Migraine headaches cause intense, throbbing head pain. These headaches can also make your nerves incredibly sensitive, and even the slightest touch becomes painful. This is called allodynia, which means "other pain." Up to about 80% of people with this condition have allodynia during an attack.
Pain is uncomfortable. But it's meant to be a helpful sensation. It warns your body that you're injured so you can stop doing whatever caused it and treat it if you need to. Allodynia, though, is pain that doesn't serve any purpose.
You also can have allodynia if you have a disease that damages your nerves, like diabetes.
There are three kinds of allodynia:
Static allodynia or tactile allodynia is pain from the pressure of something against your skin. It can be painful to put on a shirt, wear glasses, or put your head on a pillow.
Dynamic allodynia is pain that starts when something rubs lightly against your skin. Things like the touch of a person's hand, running a brush through your hair, or water falling on your head in the shower can trigger it.
Thermal allodynia is pain that comes on in hot or cold temperatures. For instance, breathing in cold air can cause it.
The pain, which ranges from mild to severe, is different for each person.
Migraine is more than just a headache. It is an overall condition of which the headache is just one symptom. During a migraine, your brain releases chemicals that cause the nerve endings around the brain to send signals to your central nervous system, and that can result in the throbbing head pain you feel.
When those signals keep firing for an hour or so, your nerves become hypersensitive. Even normal signals, like a touch on your scalp or face, can be very painful.
You're more likely to get allodynia if you:
- Get visual auras -- zigzag lines or flashes of light -- with your migraine headaches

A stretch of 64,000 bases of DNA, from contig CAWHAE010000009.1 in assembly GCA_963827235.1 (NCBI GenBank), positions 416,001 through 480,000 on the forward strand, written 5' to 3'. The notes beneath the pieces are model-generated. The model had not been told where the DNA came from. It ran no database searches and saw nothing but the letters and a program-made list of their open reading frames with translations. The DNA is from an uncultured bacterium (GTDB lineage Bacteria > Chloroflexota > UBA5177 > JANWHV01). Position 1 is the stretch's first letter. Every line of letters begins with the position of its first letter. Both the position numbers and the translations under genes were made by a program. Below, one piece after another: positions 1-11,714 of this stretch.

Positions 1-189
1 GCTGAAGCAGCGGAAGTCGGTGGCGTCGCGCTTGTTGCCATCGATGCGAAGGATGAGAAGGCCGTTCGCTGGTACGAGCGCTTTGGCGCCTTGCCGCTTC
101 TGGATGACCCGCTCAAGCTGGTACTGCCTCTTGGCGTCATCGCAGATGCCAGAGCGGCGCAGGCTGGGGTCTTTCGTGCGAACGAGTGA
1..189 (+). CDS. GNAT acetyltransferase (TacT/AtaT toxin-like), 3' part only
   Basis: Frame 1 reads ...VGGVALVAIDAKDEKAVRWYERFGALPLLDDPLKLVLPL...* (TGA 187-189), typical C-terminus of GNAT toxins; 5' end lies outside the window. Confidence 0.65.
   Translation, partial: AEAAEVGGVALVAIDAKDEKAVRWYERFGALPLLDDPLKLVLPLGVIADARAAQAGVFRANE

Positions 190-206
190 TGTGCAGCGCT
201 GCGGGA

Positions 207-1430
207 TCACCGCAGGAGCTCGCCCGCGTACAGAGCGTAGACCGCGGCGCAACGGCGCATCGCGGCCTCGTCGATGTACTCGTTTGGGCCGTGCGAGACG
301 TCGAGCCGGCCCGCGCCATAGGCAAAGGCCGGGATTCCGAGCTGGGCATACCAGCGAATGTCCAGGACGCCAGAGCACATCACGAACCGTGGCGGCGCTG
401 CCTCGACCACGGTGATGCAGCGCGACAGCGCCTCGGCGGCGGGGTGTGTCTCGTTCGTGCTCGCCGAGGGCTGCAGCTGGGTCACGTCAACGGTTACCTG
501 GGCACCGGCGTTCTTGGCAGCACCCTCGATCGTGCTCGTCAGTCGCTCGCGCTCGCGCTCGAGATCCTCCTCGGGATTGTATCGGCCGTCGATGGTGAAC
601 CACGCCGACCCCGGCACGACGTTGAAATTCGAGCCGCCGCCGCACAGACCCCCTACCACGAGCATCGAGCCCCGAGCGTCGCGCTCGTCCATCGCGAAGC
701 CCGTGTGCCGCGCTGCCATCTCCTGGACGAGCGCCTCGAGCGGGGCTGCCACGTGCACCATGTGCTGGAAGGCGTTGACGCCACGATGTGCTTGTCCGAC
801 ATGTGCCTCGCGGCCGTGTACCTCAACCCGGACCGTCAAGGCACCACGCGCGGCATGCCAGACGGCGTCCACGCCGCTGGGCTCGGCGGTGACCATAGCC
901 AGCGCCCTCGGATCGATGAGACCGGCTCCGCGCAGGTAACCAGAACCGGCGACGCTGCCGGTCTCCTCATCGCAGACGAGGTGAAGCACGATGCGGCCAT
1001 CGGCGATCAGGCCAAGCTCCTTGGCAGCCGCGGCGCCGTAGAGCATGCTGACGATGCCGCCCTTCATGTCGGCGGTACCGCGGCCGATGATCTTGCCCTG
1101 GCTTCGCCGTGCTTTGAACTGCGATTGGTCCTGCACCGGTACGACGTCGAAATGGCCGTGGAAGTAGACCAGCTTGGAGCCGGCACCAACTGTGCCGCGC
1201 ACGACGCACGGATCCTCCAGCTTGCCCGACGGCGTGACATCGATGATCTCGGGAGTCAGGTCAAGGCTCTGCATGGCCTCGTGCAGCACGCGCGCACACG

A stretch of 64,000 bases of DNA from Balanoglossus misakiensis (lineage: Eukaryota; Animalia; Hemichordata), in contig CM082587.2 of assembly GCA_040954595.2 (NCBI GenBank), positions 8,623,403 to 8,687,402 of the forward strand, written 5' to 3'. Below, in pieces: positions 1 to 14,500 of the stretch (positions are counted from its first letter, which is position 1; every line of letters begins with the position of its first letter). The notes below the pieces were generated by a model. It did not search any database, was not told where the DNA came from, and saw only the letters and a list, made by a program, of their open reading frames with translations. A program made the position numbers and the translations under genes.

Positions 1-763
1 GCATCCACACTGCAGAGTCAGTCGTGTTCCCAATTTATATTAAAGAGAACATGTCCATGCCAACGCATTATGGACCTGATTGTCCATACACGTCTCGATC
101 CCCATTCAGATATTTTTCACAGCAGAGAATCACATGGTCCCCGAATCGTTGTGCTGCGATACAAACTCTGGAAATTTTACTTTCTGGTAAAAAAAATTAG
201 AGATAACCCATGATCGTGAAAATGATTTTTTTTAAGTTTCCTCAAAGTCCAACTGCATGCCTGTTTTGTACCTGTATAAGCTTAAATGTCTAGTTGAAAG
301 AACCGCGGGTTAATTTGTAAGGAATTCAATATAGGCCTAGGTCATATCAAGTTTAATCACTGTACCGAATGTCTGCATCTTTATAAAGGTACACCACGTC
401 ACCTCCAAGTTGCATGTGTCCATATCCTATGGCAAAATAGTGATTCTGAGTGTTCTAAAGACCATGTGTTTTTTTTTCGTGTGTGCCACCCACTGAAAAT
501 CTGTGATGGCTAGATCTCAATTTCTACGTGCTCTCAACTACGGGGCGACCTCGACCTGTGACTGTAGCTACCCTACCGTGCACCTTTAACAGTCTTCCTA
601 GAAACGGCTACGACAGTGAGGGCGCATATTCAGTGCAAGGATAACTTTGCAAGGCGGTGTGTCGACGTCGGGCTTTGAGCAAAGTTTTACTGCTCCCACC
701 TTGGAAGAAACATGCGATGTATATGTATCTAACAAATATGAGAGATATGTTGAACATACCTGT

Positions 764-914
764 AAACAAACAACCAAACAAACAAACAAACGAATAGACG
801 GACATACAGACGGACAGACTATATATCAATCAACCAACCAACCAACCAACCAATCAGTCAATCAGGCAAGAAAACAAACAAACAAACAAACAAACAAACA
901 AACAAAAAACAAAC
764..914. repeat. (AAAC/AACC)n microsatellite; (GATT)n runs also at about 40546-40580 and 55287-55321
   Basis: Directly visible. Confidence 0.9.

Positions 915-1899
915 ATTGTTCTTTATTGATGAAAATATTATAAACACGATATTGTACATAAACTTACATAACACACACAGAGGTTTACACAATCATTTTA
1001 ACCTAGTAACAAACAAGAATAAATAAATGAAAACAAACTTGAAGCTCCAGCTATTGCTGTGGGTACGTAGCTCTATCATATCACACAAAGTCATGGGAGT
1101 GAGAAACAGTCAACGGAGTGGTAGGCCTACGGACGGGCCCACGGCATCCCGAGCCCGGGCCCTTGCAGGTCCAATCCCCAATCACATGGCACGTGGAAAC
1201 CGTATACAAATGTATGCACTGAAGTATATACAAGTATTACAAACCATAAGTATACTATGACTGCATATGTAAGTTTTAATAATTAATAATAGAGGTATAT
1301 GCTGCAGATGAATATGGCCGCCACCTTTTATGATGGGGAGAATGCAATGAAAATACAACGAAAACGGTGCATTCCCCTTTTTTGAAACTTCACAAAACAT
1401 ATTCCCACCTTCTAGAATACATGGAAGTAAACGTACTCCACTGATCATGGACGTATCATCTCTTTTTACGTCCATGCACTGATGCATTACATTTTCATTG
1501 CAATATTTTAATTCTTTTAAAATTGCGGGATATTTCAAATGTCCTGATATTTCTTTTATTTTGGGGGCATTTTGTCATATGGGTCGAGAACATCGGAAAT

- Have more than 15 headaches a month
- Have severe migraine headaches
- Have had migraine headaches for many years
- Have another pain condition, like irritable bowel syndrome, chronic fatigue syndrome, or fibromyalgia
- Have depression or anxiety
- Are female
- Are overweight or obese
A neurologist -- a doctor who specializes in problems with your brain, spinal cord, and nerves – can help you figure out what's going on. They'll ask about your headaches, sensitivity to touch, and other symptoms. You'll also have a physical exam.
They may suggest one or more of these tests to get more information:
- Blood tests: Are usually not needed unless something else is suspected
- Magnetic resonance imaging (MRI): Are usually not needed unless something else is suspected.
You can prevent allodynia by treating migraine symptoms as soon as they start. Some migraine drugs, including triptans, typically don't work for people who have allodynia. Instead, your doctor may give you a shot of a nonsteroidal anti-inflammatory drug (NSAID) called ketorolac or an ergot medication called dihydroergotamine.
Once your headache goes away, the allodynia usually eases up. But some people still have the pain even after the migraine is gone.
What You Can Do
Ask your doctor if you should take medicine to prevent migraine headaches, such as:
- Blood pressure drugs like beta-blockers
- Anti-seizure drugs
There are also some devices which can short-circuit the electrical activity in your brain that triggers a migraine and prevent it or halt it:
- SpringTMS or eNeura sTMS
Another way to avoid migraines is to have healthy routines. Exercise, get good regular sleep, and practice relaxation techniques like yoga, tai chi, or deep breathing to ease stress.
Fasting and dehydration can both set off migraine headaches. So don't wait too long between meals, and make sure you drink enough water during the day.